As I said in Part 1, this series was originally given as a sermon to a group of prisoners attending my church’s prison ministry. This is the conclusion and benediction I gave them at the end. This post picks up right after the end of Part 4, where we listed out practical ways that Jesus prepares his disciples for them forsaking him and the ways he reveals himself to already-wayward disciples, thereby calling them back to Him. I encourage you to read the other parts of this message: Part 1: the forsaking of God; Part 2: the Grace of Jesus; Part 3: the limits of Grace?; Part 4: the restoration of disciples; Part 5: conclusion & benediction]
These are not guarantees: all these different practical things I’ve mentioned are not the “magic formula” for how to restore your faith if you feel you’ve lost or forsaken it. Sometimes none of these things are necessary; the Centurion did not seem to have any of these things. Sometimes, you’ll do all of these things for years–decades, even–and nothing will change.
All I can tell you is that He is worth it. The God of Holy Week is a God worthy to be wrestled against for years and years and years and years until he finally meets you, even if it is for the briefest of moments before slipping away back into frustration, doubt and sin.
God’s unfettered and beautiful grace is being extended to us at every moment of every day. At times, we’ll see it; at other times we’ll crucify it. But it is there nonetheless. Can I challenge us in our response to this? What would it look like if the church learned how to sin well? What if–even just for a week–we tried to take Jesus at his word and whenever we sinned, we said to ourselves, I’m a beloved child of God, and then just moved on?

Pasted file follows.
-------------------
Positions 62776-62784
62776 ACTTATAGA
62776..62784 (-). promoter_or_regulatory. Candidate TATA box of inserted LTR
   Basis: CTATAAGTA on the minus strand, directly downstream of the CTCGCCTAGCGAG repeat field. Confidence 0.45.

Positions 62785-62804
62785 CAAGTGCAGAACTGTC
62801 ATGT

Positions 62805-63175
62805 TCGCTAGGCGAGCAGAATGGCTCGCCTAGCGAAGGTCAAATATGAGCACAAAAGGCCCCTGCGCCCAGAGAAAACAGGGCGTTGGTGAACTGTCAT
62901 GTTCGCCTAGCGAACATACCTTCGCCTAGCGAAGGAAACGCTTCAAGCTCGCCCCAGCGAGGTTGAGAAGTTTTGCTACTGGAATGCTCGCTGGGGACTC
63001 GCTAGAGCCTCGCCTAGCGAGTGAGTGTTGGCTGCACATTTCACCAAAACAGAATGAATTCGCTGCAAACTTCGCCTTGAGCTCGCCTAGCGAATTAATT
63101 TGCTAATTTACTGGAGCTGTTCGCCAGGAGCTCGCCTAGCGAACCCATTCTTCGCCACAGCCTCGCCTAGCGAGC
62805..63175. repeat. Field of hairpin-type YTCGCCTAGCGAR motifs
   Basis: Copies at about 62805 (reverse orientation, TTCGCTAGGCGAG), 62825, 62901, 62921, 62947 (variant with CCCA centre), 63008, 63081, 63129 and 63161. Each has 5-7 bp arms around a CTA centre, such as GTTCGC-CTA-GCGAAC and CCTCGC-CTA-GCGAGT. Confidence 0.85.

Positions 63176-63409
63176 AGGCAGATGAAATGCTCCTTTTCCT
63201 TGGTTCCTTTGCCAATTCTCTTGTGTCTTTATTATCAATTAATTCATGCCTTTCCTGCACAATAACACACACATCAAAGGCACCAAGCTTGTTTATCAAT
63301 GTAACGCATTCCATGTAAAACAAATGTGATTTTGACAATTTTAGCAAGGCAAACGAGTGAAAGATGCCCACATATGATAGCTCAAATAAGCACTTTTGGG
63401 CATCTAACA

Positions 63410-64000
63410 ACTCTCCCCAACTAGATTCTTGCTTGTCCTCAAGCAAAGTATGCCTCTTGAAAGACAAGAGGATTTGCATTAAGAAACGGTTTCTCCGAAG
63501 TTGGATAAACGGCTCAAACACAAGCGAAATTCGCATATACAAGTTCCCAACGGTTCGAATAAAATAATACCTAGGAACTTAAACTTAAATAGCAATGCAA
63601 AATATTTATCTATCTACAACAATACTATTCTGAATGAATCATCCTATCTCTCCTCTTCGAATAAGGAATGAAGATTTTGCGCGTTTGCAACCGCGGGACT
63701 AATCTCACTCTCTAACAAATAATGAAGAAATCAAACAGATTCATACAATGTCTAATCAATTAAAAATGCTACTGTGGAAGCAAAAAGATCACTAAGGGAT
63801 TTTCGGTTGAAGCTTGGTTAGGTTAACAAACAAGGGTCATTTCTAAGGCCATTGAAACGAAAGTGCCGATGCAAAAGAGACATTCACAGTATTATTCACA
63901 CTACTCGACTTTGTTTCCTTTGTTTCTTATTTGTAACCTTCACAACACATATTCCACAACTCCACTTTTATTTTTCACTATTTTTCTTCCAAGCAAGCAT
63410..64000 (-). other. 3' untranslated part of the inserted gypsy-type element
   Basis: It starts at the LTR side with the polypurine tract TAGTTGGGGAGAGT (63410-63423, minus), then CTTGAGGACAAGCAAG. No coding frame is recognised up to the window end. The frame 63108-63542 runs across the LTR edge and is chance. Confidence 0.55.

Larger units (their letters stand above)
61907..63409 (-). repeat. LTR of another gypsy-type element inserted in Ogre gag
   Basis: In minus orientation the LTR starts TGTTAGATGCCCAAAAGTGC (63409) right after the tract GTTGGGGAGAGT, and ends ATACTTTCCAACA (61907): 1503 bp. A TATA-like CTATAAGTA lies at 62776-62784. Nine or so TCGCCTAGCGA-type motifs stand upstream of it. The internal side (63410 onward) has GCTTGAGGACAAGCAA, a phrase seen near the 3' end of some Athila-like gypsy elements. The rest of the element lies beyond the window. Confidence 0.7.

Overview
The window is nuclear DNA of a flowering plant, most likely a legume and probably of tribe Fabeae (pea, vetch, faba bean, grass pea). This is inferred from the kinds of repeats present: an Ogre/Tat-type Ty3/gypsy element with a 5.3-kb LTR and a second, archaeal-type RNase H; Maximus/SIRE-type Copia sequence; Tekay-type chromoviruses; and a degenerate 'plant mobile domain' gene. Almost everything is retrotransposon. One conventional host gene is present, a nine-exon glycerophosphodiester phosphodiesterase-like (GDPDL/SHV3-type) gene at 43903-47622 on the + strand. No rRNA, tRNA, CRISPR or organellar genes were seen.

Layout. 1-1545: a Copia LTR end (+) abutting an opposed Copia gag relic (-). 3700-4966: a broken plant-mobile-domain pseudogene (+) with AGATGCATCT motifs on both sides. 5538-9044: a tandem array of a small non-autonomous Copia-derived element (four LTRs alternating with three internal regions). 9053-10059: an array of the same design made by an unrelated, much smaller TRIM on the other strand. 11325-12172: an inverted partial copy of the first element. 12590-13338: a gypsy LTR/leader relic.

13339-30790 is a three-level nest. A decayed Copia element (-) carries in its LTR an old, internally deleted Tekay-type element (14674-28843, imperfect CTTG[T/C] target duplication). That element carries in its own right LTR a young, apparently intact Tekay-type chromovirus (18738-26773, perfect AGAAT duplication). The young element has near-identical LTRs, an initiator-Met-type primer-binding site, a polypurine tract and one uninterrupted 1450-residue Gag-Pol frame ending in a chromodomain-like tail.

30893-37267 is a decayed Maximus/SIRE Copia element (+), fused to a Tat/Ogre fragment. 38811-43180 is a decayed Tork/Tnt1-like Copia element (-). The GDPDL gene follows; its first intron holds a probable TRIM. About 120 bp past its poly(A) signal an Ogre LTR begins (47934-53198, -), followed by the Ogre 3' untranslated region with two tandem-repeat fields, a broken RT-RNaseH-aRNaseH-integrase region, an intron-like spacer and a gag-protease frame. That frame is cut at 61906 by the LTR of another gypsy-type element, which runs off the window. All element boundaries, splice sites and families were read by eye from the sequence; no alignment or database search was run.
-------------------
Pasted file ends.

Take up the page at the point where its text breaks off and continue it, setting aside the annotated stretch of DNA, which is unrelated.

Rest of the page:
Does that scare us? Does it make us think that we aren’t “taking sin seriously”? We are far too weak to take sin as seriously as we ought. We can’t even hate our sin as much as God hates it. And that’s why he poured his hatred for our sin out on his Son. Our sin has already been taken seriously better than we could ever take it seriously. So can we try to sin and just move on?
And my hope through all this is that as we move on in our lives into those seasons of doubt, insecurity, anxiety, and forsakenness, we will not hold in our minds the conception of a God that is surprised, angered, or frustrated by this. Instead, he is a God that loves us, is patient with us, and is gracious to us through it all. And my prayer is that as we cling to that truth, it might sustain us, even as we continue further down the path of sin’s allurements. Grace is what draws us back; not “trying harder”.
This is Christian life as simply as I can put it: find those things that stir your heart for Christ and fill your life with them; then find those things that rob your joy in Christ and rid your life of them. That’s it.
And so we see how we will all forsake Christ in our own times and ways. And when we do, he will extend nothing but grace to us in those moments. Will we accept it and perhaps return, or will we stubbornly refuse it as we stay addicted to our need for “accomplishment”? Let me encourage you with the prophetic words that the events of Palm Sunday were meant to fulfill, and may we learn to see our Jesus in these words and return to the Shepherd and Overseer of our Souls:
“Rejoice greatly, O daughter of Zion! Shout aloud, O daughter of Jerusalem! behold, your king is coming to you; righteous and having salvation is he, humble and mounted on a donkey,” saying “because of the blood of my covenant with you, I will set your prisoners free from the waterless pit. Return to your stronghold, O prisoners of hope.” (Zech 9:9,11-12)
And lastly, I’ll end with this conclusion from an essay by the late Michael Spencer that changed the way I saw grace. I’ve edited these words into the form of a Benediction for us:
May you die daily. May you die to the works that you think bring God’s blessing. May you die to the works that attempt to steal significance from our own obedience–obedience made possible only because of grace upon grace. May you die a little at a time, one day at a time, practicing for the big one at the end when grace will come lapping at your door like a rising tide, and you will have nowhere to go to run away from it; a gracious flood come to take you home from this troubled world to the place Jesus has prepared for you.
May you get ready for the time when resting in the arms of God and grace will be all you have to do. May this be be more than enough to bring you home.
May you choose death to anything but grace, so you can one day be alive in nothing except grace.
In the name of the Father, the Son, and the Holy Spirit, in whom we find breath and life, One God, now and forever,